On June 27, 2013 the Senate successfully passed S. 744, the “Border Security, Economic Opportunity, and Immigration Modernization Act.” Read theĀ AILA/AIC section-by-section summary of the bill that was passed in the Senate. At this point, as explained in more detail in this Washington Post blog post, nobody really knows what the House is going to do, if anything.

With all the horse-trading that goes on until the very end, I don’t spend a lot of time following the various permutations of the bill. (If you are interested in a daily play-by-play of what is going on, AILA has a great blog with nearly daily updates.) That said, I think this is a good juncture to review what changes to the EB-5 program have made it through the Senate – although, again, the final bill (if there ever is one) will definitely look different from this.

1. Beginning January 1, 2016, and every 5 years after that, the EB-5 minimum investment amounts will be adjusted for inflation based on the Consumer Price Index (CPI-U). (Calculations done by other people which I have not independently verified place the minimum investment amount for TEAs which is currently $500,000 to go up to $875,000. Considering the current $500,000/$1,000,000 numbers were pegged in the early 90s, not too shocking.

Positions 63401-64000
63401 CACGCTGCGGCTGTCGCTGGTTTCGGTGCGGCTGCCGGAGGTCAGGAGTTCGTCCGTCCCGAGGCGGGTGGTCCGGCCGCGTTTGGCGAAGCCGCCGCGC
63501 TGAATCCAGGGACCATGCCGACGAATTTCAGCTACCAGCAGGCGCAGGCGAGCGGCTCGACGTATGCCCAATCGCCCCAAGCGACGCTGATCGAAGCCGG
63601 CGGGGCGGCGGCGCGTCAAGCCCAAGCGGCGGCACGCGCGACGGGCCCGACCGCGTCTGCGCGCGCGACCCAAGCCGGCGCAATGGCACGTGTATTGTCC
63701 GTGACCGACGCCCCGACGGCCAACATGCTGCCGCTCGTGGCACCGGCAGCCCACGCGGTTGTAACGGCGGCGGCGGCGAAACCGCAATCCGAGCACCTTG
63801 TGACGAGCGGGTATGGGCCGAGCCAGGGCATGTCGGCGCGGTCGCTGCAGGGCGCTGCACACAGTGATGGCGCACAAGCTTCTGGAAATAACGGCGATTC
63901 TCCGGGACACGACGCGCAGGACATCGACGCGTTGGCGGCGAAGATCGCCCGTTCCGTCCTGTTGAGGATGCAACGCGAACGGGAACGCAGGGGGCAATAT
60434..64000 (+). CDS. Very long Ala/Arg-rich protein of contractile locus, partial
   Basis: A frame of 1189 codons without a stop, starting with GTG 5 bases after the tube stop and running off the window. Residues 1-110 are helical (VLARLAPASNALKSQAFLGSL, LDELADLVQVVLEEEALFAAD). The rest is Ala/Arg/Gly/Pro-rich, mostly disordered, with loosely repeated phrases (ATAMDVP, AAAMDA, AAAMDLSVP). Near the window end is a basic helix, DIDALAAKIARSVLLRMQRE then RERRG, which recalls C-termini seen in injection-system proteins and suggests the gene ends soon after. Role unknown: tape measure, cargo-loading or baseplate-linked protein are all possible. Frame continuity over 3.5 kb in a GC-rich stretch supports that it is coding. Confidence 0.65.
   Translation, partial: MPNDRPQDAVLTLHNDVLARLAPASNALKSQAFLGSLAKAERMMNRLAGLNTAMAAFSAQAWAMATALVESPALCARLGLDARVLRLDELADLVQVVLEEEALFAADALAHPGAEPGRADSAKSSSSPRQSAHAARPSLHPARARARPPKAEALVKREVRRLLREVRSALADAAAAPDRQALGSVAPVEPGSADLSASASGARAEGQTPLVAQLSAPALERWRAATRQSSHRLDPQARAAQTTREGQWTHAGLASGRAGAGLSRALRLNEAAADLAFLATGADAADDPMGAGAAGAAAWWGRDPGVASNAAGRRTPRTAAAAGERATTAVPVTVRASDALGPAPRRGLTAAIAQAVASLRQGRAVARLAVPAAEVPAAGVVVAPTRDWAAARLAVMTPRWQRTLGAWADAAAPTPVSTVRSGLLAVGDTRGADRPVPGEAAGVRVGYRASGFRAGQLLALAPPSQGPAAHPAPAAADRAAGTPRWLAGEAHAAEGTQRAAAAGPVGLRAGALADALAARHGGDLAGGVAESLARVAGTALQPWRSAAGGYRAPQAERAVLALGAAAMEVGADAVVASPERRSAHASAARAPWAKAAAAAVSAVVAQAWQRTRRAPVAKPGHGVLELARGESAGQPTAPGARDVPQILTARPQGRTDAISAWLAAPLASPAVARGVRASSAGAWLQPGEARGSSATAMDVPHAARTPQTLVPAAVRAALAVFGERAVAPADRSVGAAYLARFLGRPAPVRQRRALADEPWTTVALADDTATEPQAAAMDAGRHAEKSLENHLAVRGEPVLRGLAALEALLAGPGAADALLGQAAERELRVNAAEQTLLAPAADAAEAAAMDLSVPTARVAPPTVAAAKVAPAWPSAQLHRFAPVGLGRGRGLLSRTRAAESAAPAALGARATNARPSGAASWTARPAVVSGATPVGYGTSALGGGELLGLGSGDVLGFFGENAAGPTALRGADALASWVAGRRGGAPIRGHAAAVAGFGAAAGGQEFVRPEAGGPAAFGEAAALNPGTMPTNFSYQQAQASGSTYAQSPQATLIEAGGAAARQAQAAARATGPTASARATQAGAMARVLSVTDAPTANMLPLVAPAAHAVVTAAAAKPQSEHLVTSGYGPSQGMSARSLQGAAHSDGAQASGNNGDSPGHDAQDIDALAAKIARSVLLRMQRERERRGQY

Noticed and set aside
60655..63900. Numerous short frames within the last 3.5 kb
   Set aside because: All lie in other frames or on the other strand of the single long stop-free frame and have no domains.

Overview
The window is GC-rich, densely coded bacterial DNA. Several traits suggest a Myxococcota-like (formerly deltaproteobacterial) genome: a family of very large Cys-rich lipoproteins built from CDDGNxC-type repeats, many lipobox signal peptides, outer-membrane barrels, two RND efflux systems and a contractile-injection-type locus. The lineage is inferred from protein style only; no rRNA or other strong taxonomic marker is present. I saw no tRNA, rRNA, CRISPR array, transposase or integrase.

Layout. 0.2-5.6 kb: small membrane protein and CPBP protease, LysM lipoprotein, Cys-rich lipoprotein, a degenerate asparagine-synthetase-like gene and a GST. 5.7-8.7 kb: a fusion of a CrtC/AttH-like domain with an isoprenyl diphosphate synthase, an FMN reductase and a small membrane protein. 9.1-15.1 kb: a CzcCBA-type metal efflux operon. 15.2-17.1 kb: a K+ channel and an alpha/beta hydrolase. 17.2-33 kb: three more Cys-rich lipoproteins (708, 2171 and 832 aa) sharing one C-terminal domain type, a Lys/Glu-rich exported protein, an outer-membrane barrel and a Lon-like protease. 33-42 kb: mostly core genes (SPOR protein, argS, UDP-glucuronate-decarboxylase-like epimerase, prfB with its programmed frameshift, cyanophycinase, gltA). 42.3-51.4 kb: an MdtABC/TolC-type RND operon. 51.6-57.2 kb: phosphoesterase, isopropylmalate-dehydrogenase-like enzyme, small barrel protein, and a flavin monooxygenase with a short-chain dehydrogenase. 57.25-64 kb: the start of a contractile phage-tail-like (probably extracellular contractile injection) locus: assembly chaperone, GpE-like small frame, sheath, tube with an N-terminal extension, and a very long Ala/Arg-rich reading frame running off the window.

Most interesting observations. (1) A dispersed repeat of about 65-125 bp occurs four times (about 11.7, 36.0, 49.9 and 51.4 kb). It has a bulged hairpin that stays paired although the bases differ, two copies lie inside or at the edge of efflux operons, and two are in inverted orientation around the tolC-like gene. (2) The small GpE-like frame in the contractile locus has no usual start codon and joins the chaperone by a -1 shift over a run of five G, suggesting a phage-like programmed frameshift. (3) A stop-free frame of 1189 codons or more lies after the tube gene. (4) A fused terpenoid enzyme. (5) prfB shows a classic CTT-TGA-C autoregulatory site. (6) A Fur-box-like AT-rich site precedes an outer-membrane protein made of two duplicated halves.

2. The Regional Center program will become a permanent program.

3. EB-5 business plans can be pre-approved and projects with pre-approved business plans will get expedited processing. (In other words, the current exemplar I-526 process will be baked into the law in the hopes of the USCIS actually sticking to the plan.)

4. New financial statement disclosure requirements for Regional Centers and real penalties for those who don’t comply.

5. Regional Center people will be subject to criminal and civil background checks including fingerprinting by the FBI.

6. Securities law compliance must be certified by a Regional Center representative.